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Acta Oto-Laryngologica, 2005; 125: 1105 /1110

ORIGINAL ARTICLE

, 2005; 125: 1105 / 1110 ORIGINAL ARTICLE Wegener’s granulomatosis: A challenging disease for

Wegener’s granulomatosis: A challenging disease for otorhinolaryngologists

GABRIELLA CADONI 1 , DALIA PRELAJADE 2 , ELENA CAMPOBASSO 3 , LEA CALO 1 ,

STEFANIA AGOSTINO 1 , RAFFAELE MANNA 3 & GAETANO PALUDETTI 1

˘

Departments of Otorhinolaryngology, 1 Catholic University of the Sacred Heart, Rome, Italy, 2 Kaunas Medical University, Kaunas, Lithuania and 3 Department of Medicine, Catholic University of the Sacred Heart, Rome, Italy

Abstract Conclusions. Diagnosis of Wegener’s granulomatosis (WG) can be delayed because of its aspecific presenting symptoms. Detection of serum circulating antineutrophil cytoplasm antibodies (c-ANCAs), in combination with histology, permits one to identify WG at an early stage and to implement stage-adapted therapy. c-ANCA levels may also help to evaluate the response to medical therapy. Recently, the quality of life of WG patients has been improved by administering cotrimoxazole in order to prevent infections and recurrent diseases during the remission period. Objective. WG is of special significance to the otorhinolaryngologist because it is often initially limited to the upper respiratory tract before becoming systemic. The aim of this paper was to describe a series of WG patients and underline the difficulties involved in diagnosing and treating this challenging disease. Material and methods. This was a prospective study in 23 consecutive patients with head and neck manifestations of WG (17 systemic, 6 limited). Diagnosis was performed by means of both c-ANCAs detection using indirect immunofluorescence and histology in biopsy specimens. Treatment consisted of daily cyclophosphamide (CYC; 2 mg/kg/day) and glucocorticoids (prednisone; 1 mg/kg/day). If an improvement or toxic events occurred, CYC was discontinued and methotrexate was started. If, during remission of the disease, low serum c-ANCAs levels were detected, CYC was suspended and cotrimoxazole (1 g/day) was introduced. Results. Serum c-ANCAs detection was positive for all patients. Biopsy was diagnostic from the beginning in 19/23 cases. The six patients with limited WG did not show a progression to systemic disease. Only 3 patients with a diagnosis of delayed systemic WG died, whereas 19/23 patients were alive with good control of relapses.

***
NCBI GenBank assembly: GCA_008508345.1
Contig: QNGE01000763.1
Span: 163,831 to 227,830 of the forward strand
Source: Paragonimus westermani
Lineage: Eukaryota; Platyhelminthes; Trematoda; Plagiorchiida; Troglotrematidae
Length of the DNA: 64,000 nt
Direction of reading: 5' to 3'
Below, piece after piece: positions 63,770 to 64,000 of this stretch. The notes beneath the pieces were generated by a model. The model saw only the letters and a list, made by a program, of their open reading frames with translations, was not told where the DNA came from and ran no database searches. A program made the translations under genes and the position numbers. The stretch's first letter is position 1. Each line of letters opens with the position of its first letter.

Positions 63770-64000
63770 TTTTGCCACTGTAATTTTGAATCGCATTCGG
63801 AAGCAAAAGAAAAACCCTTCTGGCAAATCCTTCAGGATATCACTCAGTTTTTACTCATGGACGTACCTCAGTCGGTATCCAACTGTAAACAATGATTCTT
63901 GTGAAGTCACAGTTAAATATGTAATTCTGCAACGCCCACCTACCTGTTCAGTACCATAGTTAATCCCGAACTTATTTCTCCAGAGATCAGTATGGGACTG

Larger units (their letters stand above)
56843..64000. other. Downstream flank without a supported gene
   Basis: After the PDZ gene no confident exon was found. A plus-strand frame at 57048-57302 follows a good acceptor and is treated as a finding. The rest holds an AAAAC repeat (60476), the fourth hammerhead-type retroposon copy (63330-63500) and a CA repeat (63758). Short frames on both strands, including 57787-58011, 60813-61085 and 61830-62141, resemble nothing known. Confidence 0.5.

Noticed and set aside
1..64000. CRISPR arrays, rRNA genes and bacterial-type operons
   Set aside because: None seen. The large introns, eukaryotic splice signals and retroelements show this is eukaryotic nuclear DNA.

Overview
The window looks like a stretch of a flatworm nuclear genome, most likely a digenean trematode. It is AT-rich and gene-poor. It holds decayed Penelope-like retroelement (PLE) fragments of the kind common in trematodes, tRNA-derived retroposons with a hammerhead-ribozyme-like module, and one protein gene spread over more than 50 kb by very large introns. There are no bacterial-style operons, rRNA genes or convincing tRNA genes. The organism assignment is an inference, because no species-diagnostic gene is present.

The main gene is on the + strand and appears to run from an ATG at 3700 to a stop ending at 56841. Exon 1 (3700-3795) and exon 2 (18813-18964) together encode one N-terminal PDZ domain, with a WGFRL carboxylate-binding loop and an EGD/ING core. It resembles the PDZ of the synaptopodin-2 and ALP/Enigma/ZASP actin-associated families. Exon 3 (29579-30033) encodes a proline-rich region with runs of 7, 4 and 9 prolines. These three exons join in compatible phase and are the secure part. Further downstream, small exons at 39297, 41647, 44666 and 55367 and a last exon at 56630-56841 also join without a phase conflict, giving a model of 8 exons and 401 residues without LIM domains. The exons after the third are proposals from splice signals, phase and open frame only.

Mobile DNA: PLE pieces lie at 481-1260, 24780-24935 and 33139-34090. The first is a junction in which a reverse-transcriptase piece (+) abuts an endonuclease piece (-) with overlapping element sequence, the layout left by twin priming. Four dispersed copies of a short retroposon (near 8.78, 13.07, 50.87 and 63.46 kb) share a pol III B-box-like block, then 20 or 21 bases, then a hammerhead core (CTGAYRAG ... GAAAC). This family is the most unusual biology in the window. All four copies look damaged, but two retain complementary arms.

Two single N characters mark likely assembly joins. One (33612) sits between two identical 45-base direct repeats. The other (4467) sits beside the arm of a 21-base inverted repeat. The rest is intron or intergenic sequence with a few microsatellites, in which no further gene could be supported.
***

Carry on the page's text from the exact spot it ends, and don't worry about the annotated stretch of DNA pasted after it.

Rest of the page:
Keywords: Circulating antineutrophil cytoplasm antibodies, cotrimoxazole, cyclophosphamide, methotrexate, tumor necrosis factor inhibitors, Wegener’s granulomatosis

Introduction